Helping kiwi youth become financially savvy

We’re helping young New Zealanders be good with money by supporting the student run charity SavY, that helps high school and university students develop good financial habits, regardless of their background and aspirations.

Moving from high school to university and into the workforce can be a time of sudden financial freedom, and for many it’s the first time they’ve faced ‘adult’ budgeting decisions. SavY was set up to support young people through this transition and to help them be financially smarter.

The charity (based at Auckland University) runs free financial literacy workshops in high schools across Auckland, Hamilton and Wellington. From what started nine years ago with a handful of workshops each year, SavY is now a slick operation with 250 workshops run in 2016 – and plans for expansion into other centres in 2017 and beyond.

BNZ Blog - Savy article 1
Graeme Liddell presents a $30k donation to SavY’s CEO. L-R: Lynn Lai (SavY Trustee), Sharon Liew, Daniel Tidbury (Finance Director), Charlotte Sellars and Graeme Liddell.

BNZ Covered Bond Trust and BNZ Finance recently made a $30K donation to help SavY with its expansion.

Charlotte Sellars (SavY’s CEO) says it’s thanks to BNZ that SavY have been able to grow. “SavY has been fortunate to have the ongoing support from BNZ. The BNZ donation has allowed hundreds of SavY members to personally grow from the experience of teaching these workshops, developing skills and creating memories which will last a lifetime.”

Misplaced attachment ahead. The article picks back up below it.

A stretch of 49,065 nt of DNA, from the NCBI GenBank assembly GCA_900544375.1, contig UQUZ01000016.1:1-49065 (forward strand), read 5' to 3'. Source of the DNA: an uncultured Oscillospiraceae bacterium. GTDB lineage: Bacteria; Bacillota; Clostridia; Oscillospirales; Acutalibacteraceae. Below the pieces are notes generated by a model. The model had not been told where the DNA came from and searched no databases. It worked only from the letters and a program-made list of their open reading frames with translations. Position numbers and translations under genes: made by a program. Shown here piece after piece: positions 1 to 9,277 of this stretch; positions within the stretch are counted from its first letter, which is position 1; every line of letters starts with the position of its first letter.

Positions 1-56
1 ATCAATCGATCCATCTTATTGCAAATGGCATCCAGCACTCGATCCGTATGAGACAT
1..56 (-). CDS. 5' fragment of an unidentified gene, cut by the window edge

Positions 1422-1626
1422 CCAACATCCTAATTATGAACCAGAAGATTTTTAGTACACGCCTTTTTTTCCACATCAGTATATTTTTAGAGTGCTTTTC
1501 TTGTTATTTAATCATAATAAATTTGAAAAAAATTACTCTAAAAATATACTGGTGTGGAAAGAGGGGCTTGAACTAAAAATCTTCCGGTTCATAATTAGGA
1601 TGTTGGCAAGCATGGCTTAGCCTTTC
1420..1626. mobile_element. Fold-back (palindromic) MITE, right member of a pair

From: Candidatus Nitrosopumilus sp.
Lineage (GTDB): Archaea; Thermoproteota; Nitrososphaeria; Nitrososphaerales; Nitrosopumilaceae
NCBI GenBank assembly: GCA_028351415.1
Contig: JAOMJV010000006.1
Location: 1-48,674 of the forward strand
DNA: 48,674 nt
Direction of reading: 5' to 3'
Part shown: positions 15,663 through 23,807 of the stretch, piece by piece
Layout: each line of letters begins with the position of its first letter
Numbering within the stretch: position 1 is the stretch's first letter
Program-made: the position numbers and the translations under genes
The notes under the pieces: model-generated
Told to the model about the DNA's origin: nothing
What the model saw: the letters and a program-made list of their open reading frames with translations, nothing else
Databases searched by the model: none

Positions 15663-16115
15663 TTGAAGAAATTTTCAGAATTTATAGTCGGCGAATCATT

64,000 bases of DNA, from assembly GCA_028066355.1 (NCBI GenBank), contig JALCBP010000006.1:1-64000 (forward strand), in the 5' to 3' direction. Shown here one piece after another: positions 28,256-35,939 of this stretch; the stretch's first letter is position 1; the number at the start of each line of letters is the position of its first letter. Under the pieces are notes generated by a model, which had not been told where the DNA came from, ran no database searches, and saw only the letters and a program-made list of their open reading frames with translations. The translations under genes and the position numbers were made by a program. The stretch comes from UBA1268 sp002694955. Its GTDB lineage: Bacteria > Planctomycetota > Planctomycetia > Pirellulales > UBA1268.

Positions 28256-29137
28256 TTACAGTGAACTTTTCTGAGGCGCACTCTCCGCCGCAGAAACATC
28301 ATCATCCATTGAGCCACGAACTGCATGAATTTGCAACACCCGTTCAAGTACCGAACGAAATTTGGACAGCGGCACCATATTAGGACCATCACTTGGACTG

Sharon Liew, Senior Associate of BNZ Securitisation, says the relationship with SavY is one she’s really proud of.

“It’s this kind of grass roots practical work which is really aligned with BNZ’s strategy – SavY are literally helping New Zealanders be good with money – and that’s something to celebrate”.

Charlotte says a key focus in their workshops is storytelling. Check out some examples of SavY facilitators sharing their real-life experiences and practical tips below:

BNZ Blog - Savy article 2 Victoria Chan, SavY facilitator“Being 17 and moving out of Hamilton to come to big city Auckland was tough, but it was a step I needed to take for my future. I was lucky enough that my parents supported my accommodation costs, but I was determined to make it on my own financially as well as independently. The first year was a struggle because I was focusing on getting into law, but I knew that my qualifications alone were not going to give me all the skills I needed for the workforce. After getting into law a lot of big decisions hit me at once and it was time to do some proper ‘adulting’. One of the reasons I am passionate about the work I do in SavY is because I was the in the same situation as the students I try to reach out to. Even if I am able to help a few students in a class of 30 I would still come out feeling good, because I wish I had this advice when I was in their shoes.”

Victoria Chan, SavY facilitator

BNZ Blog - Savy article 3 Sarah Jones, SavY facilitator“Skiing has been something that I’ve done for as long as I remember. I had my heart set on being a ski instructor in California, which has helped keep costs down- getting paid to be in the snow all day- that’s the best part! I’m quite proud that I’ve got myself into the position that I can jet off to California in November this year. Saving for this trip was a bit daunting- when I started saving for this trip, I was a long way away but making plans and setting budgets really worked for me. I’ve still got seven months to go, but I’m on track to speeding down the trails in November. I think once you find that one thing that motivates you, everything else just comes secondary. This is one of the key skills we focus on in the SavY workshops.”

Sarah Jones, SavY facilitator